Families who depend on PBS Kids as a helpful half-hour of learning after school may soon have to surrender their shows. Under President Donald Trump's proposed budget, which was rolled out this week, the Corporation for Public Broadcasting would lose all of its federal funding. But would these programs disappear completely? Would another network pick up Sesame Street if Trump cuts public media, or is it already safely in the hands of another subscription service?
Patricia Harrison, the president and CEO of CPB, warned of the proposed cuts' potential impact in a statement, Thursday, saying, "The elimination of federal funding to CPB would initially devastate and ultimately destroy public media’s role in early childhood education, public safety, connecting citizens to our history, and promoting civil discussions for Americans in rural and urban communities alike." She's certainly not alone in voicing those fears; Plenty are worried about what will happen to the beloved TV show that first aired in 1969.
Currently, you can watch full episodes of Sesame Street online through PBS Kids' website, but soon users might have to look elsewhere. Let it be known that Big Bird will live on — for a privileged portion of viewers, at least. Sesame Street's new episodes air on HBO before PBS, so all is not lost; You can still tune in on your TV if you have cable that includes HBO or an online HBO streaming service. TV subscriptions in general, however, aren't necessarily affordable for all. Many families can't afford to spend that extra $15, no matter how much their children adore Elmo's contagious giggle. For many, the free, public programming is a much appreciated gift, and the current $1.35 per year that the entirety of public broadcasting costs each citizen is merely a drop in the bucket.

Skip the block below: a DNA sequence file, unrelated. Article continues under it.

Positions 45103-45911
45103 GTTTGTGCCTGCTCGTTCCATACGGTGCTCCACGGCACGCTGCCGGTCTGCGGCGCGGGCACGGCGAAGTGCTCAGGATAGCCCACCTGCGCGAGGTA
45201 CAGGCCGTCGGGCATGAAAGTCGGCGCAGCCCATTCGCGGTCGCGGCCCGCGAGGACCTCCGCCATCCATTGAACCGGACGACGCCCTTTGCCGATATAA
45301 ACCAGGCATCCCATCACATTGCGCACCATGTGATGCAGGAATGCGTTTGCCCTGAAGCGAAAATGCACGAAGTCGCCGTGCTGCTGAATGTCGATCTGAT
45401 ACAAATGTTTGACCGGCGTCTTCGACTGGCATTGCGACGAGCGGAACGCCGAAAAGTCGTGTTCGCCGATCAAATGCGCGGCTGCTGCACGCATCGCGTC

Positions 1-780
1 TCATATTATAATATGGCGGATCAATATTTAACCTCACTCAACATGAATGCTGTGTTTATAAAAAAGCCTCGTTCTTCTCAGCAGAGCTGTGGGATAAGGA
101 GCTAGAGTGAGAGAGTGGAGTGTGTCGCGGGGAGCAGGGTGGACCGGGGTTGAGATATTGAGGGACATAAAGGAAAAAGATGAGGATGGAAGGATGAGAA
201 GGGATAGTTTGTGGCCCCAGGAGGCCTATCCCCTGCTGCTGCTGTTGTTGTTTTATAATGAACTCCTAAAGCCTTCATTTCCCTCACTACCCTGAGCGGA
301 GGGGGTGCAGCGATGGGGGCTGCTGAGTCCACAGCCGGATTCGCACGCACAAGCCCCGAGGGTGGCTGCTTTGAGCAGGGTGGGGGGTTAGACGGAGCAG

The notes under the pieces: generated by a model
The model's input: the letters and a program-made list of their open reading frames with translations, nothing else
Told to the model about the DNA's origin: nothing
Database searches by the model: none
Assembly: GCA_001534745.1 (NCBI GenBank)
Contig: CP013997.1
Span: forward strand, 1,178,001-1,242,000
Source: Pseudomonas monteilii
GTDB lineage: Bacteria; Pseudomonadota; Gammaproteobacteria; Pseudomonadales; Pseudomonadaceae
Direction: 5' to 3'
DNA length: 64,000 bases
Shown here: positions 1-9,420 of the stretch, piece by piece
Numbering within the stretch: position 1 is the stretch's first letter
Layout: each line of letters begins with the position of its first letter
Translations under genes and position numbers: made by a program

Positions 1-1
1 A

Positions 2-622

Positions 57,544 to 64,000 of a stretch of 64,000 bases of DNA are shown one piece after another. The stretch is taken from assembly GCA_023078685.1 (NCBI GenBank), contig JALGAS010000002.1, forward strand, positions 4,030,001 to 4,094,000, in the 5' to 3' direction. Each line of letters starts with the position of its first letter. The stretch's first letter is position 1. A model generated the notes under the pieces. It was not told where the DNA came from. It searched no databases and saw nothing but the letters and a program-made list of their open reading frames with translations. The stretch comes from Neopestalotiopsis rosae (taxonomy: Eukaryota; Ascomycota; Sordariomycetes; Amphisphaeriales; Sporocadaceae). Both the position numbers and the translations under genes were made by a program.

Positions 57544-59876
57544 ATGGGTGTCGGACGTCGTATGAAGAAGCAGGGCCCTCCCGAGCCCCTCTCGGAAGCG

Sesame Workshop, the nonprofit educational organization that creates Sesame Street, spoke out against the budget cuts for public programming in a statement this week. Though Sesame Street will live on in private networks, Sesame Workshop stands behind increased access to these programs:
PBS makes Sesame Street available to all Americans and thereby continues to play a major role in helping less privileged kids gain access to preschool education that has proven and enduring value. While Sesame Workshop currently receives no direct funding from CPB or PBS, we stand firmly and passionately in support of the vital public investment that allows them to continue this important work.
Trump's proposed budget, as released on Thursday, relies on cutting funding for 19 agencies in order to put more money into military spending and national security. His drastic changes also include obliterating the National Endowment for the Arts and the National Endowment for the Humanities — an unprecedented move. White House Budget Director Mick Mulvaney defended the decision on MSNBC, asking: "Can we really continue to ask a coal miner in West Virginia or a single mom in Detroit to pay for these programs?" Then deciding: "The answer was no. We can ask them to pay for defense and we will, but we can't ask them to continue to pay for the Corporation for Public Broadcasting."
To many, though, the answer to Mulvaney's inquiry is a resounding "yes."